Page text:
The Balinese are flexible and energetic, and hitch a ride on the shoulder of any willing member of the family is allowed. They like playing and learn to retrieve quickly, taking back the ball or toy for repeated tossing. Through their shenanigans, they hold you amused but still have a caring, devoted temperament. Their demands for affection may be very assertive, but they often contain particular integrity unique to the Balinese and Siamese breeds.
Balinese Cat Health
Although they are usually a healthier breed, some of the same genetic disorders as the Siamese may be established by the Balinese. A successful breeder can do thorough health tests to mitigate the creation of any problems.
- Many of the disorders under which they could be vulnerable include:
- Eye disorders (one of the most popular health issues seen in Balinese is Progressive Retinal Atrophy. They can also be vulnerable to cross-eyes (although this was primarily bred out) and glaucoma development)
- Amyloidosis of the liver (which entails the accumulation of amyloid proteins in the liver, and this affects activity and may contribute to liver failure)
- Respiratory disorders (asthma or bronchial disease/infection most commonly)
- Neurological disorders (syndrome of hyperesthesia involving unnecessary brushing and licking and nystagmus due to fast eye movement)
- Problems with the heart (including dilated cardiomyopathy)
Balinese Cat Care
The Balinese is usually a very active medium-sized pet, intelligent, affectionate, and particularly social. They love playing and are interested, so it is essential that you can keep them amused and excited with plenty of puzzles, scratching posts, and enrichment ideas.
Their smart personalities mean that, through constructive reinforcement strategies, they can be conditioned more quickly than many other breeds. Although they’re stylish and exquisite, they are often referred to as clowns because of their silly and fun antics.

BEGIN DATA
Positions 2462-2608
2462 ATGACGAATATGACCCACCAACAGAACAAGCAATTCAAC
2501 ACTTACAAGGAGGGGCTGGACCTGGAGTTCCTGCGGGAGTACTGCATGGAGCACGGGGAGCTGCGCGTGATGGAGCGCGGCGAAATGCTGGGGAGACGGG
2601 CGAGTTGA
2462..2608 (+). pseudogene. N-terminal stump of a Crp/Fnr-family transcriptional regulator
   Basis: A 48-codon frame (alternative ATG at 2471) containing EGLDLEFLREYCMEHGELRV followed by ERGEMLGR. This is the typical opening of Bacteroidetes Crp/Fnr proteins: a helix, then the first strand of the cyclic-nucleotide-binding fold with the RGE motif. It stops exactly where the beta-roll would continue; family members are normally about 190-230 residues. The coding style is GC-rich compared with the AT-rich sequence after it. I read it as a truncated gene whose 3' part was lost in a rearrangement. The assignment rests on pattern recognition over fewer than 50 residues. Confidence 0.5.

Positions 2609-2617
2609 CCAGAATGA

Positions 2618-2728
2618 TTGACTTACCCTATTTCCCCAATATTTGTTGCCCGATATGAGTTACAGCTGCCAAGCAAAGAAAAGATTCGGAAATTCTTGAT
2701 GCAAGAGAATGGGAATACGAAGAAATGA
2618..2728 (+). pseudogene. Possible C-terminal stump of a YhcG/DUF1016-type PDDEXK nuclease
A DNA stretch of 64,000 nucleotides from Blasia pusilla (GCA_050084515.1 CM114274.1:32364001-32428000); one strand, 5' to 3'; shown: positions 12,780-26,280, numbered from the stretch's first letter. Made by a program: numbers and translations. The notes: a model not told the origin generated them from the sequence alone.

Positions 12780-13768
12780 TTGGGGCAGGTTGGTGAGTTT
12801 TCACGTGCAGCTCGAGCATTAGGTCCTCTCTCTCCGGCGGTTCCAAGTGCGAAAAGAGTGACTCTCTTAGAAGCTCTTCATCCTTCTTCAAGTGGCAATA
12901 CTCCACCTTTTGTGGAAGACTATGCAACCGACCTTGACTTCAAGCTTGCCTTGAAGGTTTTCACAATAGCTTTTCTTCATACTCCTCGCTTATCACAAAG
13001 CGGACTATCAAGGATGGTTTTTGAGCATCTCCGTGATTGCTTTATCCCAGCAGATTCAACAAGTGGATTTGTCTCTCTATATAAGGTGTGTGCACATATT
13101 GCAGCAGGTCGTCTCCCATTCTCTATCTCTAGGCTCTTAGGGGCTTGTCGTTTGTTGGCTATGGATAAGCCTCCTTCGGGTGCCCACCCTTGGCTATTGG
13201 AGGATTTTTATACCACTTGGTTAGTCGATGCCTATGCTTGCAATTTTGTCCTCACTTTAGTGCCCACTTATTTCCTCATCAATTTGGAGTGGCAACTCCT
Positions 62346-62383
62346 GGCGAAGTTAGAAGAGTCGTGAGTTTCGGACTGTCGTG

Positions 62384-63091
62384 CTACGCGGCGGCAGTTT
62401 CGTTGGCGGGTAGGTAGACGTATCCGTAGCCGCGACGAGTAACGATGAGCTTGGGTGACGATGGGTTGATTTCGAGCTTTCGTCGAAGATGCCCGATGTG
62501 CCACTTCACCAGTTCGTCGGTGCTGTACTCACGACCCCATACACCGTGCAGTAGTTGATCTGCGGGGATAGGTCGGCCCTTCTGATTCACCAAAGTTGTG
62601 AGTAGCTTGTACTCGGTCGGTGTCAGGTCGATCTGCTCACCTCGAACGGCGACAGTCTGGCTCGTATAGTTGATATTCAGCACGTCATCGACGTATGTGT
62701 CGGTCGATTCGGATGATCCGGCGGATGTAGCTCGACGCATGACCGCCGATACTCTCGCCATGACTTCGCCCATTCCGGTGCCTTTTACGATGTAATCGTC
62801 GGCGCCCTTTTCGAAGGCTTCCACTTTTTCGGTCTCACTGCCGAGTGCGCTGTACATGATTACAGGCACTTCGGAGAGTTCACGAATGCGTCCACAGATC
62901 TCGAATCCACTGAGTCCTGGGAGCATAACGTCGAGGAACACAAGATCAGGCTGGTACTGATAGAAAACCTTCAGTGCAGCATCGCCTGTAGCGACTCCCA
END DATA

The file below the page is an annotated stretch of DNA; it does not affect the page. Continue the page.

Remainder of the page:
They crave business, too. They are not a pet who will fit being left alone at a time for long stretches, as this might contribute to distressing them and potentially displaying aggressive behavior. With suitable introductions, they are a breed that can survive alongside kids, pets, and other animals well. As a domestic pet, they are also a standard option.
Like all cats, they want to find high points of view, so make sure you keep clean surfaces and provide them with sufficient “hiding” places to give them peace if they want it. This could stop you from destroying your curtains and smashing your precious pieces.
The Balinese might not be the pet for you if you prefer a peaceful home; they are recognized for being especially vocal and want to talk with their owners, sometimes seeking affection. Generally, however, they are accepted as being slightly louder than a typical Siamese.
The Balinese have a silky coat of medium length, and although they shed seasonally, their fur doesn’t need very much upkeep. They may not have an undercoat, which ensures that they are not apt to get tangles or mats. A decent brush of some loose, dead hair about once a week should be enough to hold your coat in good shape.
The breed comes with a selection of distinct colors. Creamy white is typically the main body of the coat, but they have unique color points seen on the heads, head, full tail, and legs. Seal, chocolate, blue, and lilac are the most common of these, and these are the four accepted as suitable official requirements of the breed. They will also have color points of red, lynx, and tortoiseshell.
They are a beautifully stunning and athletic species with brilliant blue eyes, broad ears, imposing plumed tail, and muscular physique. However, their vast ears might require a little more treatment than other cats for grooming.
Some Balinese enthusiasts say they are a hypoallergenic breed. However, there is no theoretical foundation for this. The Balinese may not have an undercoat, indicates that they shed less, and a possible allergic reaction may be reduced, although it is still not a guarantee.
Balinese Cat Food and Diet
A high-quality food that is appropriately portion-controlled to prevent any weight-related health issues should be provided to Balinese, as any cat. They are renowned as picky eaters, but you will notice they are more likely than dry kibble to eat a wet diet. They will require a more regular oral care program to keep them from contracting gum disease while on a wet diet.
Pros and Cons adopting Balinese Cat
The Balinese are sweet, playful, family pets who excel in business.
Their lovely coats do not need a lot of upkeep.
They are wise and more skilled than many breeds.
- They can be loud, and they can grate on certain people’s nerves with their relentless chatter.
- They are not adapted to being left on their own for lengthy stretches.
- Their intellect and activity levels indicate that they require a lot of motivation and determination to keep them from resorting to disruptive actions.